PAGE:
Author Topic: Napoletana "Style"  (Read 1929 times)

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Offline Gianni5

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Napoletana "Style"
« on: August 17, 2013, 05:39:57 PM »
So I know this topic has been discussed many times on this forum but, I am in the process of adding a Napoletana/ New York hybrid pizza to my NY style pizzeria, and I have a few questions.  I started with the Idea that I was going to do VPN pizza but because of space restrictions a WFO was out of the question.  I ended up with a Marsal Wave oven that produces about a 2:30-3:00 minute pie.  I am know starting to work on the menu and marketing of these new pizza's and I'm wondering what the NP purist would think.  First off, I am struggling with what to call them.  I have considered "Artisan Thin Crust", "Neo NY Style", Neo Napoletana" and "Napoletana Style".  I then started thinking that, as a customer, it's kind of weird to have to ask for the "artisan thin crust margherita" or "Neo Napoletana" for example.  The only thing that makes sense to me is "Napoletana Style" but I don't want to come off as unauthentic.  Here's a pic of my latest test run so you can see what I'm working with.  Any comments are greatly appreciated.


Offline Needssalt

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Re: Napoletana "Style"
« Reply #1 on: August 17, 2013, 06:25:28 PM »
Forgive me, I'm new here, maybe you've posted on this before, but currently, you're marketing/baking like a traditional "NY style"?  Larger pies? Clearly different right?  I struggle with this label too, as it it the style of pizza I enjoy most often, but I don't have a pizzeria/customers so I call it whatever I want.    The Pie looks great, everyone gets you here online, but the avg customers,........  I don't know where you're located, or who your clientele is, but would they understand what you're trying to do?  I ask, because in my parts most would not.  I think that Neapolitan description is thrown around pretty loosely these days, and I can understand you want to respect the label and not sound inauthentic.  I'm just typing and thinking,... sorry for all the questions, but are you take out, or eat in?  Would customers be able to read a menu description or see a sample next to a NY Style?  Like you mentioned, it's a different style of NY style, a hybrid.  What about "NY Napoletana style"?  What is this style called in NY?  Again, sorry, I'm having a couple beers and thinking while my oven is heating up, but it's a question I want to help answer  - Johnny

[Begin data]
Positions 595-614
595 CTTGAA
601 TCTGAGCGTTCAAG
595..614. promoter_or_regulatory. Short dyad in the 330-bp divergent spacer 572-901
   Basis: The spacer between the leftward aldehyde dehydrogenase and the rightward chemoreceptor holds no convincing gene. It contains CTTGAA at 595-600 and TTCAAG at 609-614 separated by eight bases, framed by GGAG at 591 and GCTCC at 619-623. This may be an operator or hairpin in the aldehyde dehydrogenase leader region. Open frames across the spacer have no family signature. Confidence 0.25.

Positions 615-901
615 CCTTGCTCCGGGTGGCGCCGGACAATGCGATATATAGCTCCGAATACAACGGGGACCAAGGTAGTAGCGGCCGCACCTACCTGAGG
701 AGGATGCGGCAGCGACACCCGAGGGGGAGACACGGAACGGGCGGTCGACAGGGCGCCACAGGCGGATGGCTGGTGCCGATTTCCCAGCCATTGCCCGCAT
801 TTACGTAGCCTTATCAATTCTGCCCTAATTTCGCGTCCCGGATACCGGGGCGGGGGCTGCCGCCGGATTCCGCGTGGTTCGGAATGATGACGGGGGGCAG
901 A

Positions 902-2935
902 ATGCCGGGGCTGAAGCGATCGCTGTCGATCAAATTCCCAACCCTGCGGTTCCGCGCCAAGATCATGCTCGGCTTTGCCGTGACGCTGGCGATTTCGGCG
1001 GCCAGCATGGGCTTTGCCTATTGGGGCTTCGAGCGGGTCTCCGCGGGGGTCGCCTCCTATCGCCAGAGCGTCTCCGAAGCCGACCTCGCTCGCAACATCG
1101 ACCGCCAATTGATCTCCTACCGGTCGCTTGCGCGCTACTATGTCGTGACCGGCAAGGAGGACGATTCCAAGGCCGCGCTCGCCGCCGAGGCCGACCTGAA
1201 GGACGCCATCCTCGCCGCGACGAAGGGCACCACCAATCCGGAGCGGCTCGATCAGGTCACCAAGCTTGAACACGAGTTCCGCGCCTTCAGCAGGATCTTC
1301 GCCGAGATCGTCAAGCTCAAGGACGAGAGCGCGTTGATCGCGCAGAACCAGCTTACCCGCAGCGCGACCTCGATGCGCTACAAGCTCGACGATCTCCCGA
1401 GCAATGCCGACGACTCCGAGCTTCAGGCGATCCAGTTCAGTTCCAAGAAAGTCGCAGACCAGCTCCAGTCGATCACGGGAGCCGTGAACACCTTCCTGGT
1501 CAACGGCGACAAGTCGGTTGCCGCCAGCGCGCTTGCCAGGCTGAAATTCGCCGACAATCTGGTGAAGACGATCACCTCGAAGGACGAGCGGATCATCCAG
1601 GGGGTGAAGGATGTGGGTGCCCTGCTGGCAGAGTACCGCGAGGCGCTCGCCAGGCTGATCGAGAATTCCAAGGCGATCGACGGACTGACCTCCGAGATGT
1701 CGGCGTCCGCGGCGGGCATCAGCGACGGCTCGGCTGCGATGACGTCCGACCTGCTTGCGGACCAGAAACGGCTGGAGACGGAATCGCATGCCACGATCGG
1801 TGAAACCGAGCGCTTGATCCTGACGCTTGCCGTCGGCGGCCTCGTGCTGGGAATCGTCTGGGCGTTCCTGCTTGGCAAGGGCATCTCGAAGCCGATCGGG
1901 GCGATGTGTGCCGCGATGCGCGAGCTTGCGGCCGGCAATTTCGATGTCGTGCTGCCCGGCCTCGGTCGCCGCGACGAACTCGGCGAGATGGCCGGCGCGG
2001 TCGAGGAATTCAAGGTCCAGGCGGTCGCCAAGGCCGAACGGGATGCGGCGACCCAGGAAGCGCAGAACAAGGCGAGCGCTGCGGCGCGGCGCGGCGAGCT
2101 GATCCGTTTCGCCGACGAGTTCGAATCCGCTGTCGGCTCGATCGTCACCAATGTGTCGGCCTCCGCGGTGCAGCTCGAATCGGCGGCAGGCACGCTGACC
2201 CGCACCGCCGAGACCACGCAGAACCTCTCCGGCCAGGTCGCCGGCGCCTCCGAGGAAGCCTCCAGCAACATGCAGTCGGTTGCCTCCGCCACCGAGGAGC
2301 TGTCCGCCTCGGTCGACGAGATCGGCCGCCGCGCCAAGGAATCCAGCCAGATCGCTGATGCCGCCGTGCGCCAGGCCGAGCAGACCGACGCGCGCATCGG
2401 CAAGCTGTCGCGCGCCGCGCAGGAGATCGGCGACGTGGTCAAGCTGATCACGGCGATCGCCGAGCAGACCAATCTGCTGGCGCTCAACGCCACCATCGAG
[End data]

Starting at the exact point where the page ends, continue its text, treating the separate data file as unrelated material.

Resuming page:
Offline shuboyje

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Re: Napoletana "Style"
« Reply #2 on: August 17, 2013, 06:51:20 PM »
There are tons of pizzerias in the US selling pizzas just like that and calling them Neapolitan.  The fact that you are here, have asked the questions and put in the time that you have tells me you are better then that, and if I was in your shoes I would not want to be lumped in with them. 

I would go with something simple like "Artisan Style" and focus the marketing on fresh local ingredients.  I really think that is the next big thing in pizza, and I know I'm not alone.  If you did that I think you would be ahead of the curve instead of chasing a trend.
-Jeff

Offline JD

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Re: Napoletana "Style"
« Reply #3 on: August 17, 2013, 08:04:30 PM »
I like artisan style too. I think your average customer would be familiar with the word artisan, even if they have no idea what that really means, and be very happy with the pizza you shared a picture of.

Otherwise on this forum I've seen the term "Nearly-politan" used a few times. I'm not sure your average customer would know what that even implies though.


Not sure who the originator of Nearly-politan is, but a few searches gave me these threads:
http://www.pizzamaking.com/forum/index.php/topic,24836.msg250815.html#msg250815
http://www.pizzamaking.com/forum/index.php/topic,18944.msg184954.html#msg184954
Josh

Offline Gianni5

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Re: Napoletana "Style"
« Reply #4 on: August 17, 2013, 09:32:59 PM »
Thanks for the replies,